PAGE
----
Are you searching unstructured data or text fields? Do you need to aggregate and summarize your geo, financial, or other numeric data? Do you want to query your structured data in new and exciting ways? If so, Elasticsearch may be right for you. Let’s explore the many ways you can ask questions about your data and have it make sense to you and your users. We’ll sort through millions of rows in milliseconds and give you tools to take your data analysis to the next level. You will learn how to use PHP libraries and basic RESTful API calls to store, search, and aggregate your data.


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Mike Lehan at 16:39 on 25 Jan 2019

Informative introduction to Elastic Search, well presented how to use the service in basic ways as well as a few advanced usages. Some av trouble at the start meant it ended up unfortunately rushed but I imagine with the extra 10 minutes it would have been well paced.

It would have been interesting in the put/post section to have more info on common ways people take data from other sources - when would you use batch, live, streaming etc

You did what you promised: you showed many ways you can ask questions about the data. So that's certainly a good thing. But you lost my attention half way. I found the sequence of slides with json-codes a little boring.

I had hoped to hear what the consequences are if you add elastic search to an existing app, when does elastic search add value, when will a relation db be fine.

It was a good talk, but I really missed a demo. Eventually it was indeed like Johan Vervloet said, a sequence of json codes, which gets a bit boring. I would put that part into a quick demo so we can see it in action.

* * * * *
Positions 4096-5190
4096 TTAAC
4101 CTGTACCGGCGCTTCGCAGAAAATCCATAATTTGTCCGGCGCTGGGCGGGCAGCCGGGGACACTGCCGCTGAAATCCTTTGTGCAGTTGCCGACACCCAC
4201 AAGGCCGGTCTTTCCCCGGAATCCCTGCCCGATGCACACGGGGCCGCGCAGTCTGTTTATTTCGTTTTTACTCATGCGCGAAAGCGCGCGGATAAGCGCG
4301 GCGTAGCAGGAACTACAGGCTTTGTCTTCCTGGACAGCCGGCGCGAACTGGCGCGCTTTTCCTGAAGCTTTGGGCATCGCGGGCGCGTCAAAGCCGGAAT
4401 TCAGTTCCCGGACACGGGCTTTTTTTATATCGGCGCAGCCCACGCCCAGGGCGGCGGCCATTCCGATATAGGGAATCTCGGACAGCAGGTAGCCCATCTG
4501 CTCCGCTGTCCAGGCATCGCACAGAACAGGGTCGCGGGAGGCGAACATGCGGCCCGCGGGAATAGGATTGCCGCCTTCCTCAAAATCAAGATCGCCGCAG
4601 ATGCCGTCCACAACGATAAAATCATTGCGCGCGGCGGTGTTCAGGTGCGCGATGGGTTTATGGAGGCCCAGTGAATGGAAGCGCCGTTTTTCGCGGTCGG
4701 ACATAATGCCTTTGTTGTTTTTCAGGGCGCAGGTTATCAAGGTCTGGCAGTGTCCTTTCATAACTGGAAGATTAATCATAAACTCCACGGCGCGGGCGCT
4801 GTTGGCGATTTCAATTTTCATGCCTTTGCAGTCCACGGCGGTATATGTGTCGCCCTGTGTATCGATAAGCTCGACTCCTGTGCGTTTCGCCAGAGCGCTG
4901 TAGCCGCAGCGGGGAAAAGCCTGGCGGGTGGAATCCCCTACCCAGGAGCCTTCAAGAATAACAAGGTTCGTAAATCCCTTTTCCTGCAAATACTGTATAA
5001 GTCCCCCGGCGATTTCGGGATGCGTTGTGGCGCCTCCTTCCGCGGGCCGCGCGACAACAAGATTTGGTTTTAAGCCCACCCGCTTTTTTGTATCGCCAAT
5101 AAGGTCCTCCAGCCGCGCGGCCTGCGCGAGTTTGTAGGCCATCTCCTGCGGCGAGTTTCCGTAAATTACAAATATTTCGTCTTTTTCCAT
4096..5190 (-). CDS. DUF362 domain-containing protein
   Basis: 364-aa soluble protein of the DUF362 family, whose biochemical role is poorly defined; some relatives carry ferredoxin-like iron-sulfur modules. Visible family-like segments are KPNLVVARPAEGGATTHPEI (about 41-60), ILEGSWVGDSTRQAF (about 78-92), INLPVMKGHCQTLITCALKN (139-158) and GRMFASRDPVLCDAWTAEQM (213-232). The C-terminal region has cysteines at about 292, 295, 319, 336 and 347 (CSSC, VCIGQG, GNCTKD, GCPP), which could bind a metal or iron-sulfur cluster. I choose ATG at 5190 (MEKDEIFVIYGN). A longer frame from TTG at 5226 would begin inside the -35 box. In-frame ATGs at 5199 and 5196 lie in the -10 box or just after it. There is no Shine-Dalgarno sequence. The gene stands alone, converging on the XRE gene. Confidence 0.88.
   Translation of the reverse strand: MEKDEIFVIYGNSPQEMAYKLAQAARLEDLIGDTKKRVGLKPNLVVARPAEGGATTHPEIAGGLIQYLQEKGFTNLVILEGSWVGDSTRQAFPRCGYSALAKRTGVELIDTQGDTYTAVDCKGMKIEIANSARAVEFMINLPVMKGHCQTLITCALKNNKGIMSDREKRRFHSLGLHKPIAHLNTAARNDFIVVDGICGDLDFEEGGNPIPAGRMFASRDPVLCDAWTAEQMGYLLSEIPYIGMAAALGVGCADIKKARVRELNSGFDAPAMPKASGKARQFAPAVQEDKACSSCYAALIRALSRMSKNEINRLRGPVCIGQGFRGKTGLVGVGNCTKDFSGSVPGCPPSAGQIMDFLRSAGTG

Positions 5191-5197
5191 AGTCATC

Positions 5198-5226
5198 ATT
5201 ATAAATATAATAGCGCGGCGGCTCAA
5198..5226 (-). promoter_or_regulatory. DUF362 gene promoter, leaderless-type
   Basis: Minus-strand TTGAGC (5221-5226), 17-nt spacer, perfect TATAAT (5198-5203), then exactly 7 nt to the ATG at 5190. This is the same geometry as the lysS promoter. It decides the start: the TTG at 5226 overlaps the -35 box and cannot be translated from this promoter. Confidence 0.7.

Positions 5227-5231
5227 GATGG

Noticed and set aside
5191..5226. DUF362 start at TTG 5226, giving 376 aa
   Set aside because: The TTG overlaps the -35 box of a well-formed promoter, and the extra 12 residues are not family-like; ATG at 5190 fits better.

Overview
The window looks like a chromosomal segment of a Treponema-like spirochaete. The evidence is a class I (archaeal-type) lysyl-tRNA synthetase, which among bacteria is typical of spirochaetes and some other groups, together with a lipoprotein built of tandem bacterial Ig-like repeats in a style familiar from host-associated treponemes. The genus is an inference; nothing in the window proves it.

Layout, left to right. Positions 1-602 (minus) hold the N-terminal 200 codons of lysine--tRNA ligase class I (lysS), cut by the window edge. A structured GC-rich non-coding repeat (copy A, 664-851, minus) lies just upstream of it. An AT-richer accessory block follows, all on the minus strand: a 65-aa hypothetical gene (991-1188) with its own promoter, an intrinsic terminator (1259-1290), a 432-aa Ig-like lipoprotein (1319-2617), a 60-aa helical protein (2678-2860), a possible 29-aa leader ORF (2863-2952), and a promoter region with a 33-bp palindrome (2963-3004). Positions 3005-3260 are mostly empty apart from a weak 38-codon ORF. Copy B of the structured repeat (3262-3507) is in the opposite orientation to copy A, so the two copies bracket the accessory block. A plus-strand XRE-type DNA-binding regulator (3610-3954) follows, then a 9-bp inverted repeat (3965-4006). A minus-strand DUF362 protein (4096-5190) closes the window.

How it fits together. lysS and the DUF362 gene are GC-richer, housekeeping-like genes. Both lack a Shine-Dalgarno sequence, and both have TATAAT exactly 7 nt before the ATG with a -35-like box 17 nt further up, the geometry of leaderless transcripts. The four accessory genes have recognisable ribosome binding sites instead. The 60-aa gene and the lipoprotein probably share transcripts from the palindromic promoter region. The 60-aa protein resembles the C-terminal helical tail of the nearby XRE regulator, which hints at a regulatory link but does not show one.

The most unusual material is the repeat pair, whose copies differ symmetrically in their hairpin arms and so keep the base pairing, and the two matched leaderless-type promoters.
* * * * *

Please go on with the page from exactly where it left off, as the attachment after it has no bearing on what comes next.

Overall, good talk about ElasticSearch, however, you were a bit 'unstructured' and lost the way - I can only assume it was because of time pressure or something like that. It really showed you were rushing in the end and failed to deliver all the information you wanted to deliver. No big problem though, but it really stopped this talk from being a great talk as opposed to a good one.

This was a good, informative talk. What missed for the full "great/awesome talk" was to get more of a story out of it. The talk started out great, with the sea and sharing the ideas for the talk, it sounded like story telling so I expected the story to continue. The build-up of the talk didn't live up to the talk itself, which is why I think some of the comments here about "lost me half way" could happen easily.

I would like to see more specific examples of use-cases and how YOU use these features, rather than just the features themselves - And that's what I expected when I came to see this talk.

I'd like less information but with more story and results/demo, you answered the how but not the why.

The rocking back and forth that you do got slightly distracting at times. It wasn't any big deal for me, but I thought I'd point that out for your awareness, in case you want to work on that.

The stability of your voice and speed of talking was perfect.

All in all: Thanks for a good talk! :)

This was a good talk with a lot of information and a great insight in what elastic search can offer you in terms of solutions.

What I feel could make this talk better is a story line to keep the attention of the audience. Just 1 story where you can fit in your different queries. (if it doesn't really fit make a silly joke about it)
So a bit like this:
- Ok we have this now...
- But our customer wants to to get X when searching for Q.
- Well elastic search can do this too.
- We just do Y and Z and it returns X.

All in all a solid talk with good information. I feel it will definitely make some people enthusiastic about Elasticsearch.
Thanks for giving the talk.

Ike Devolder at 20:37 on 30 Jan 2019

After the great opening we got some nice information about how to use elasticsearch, especially for use where elasticsearch its strengths are found. As others have stated, the opening story kind of created an expectation you did not really live up to. But anyway the content was nice and clear.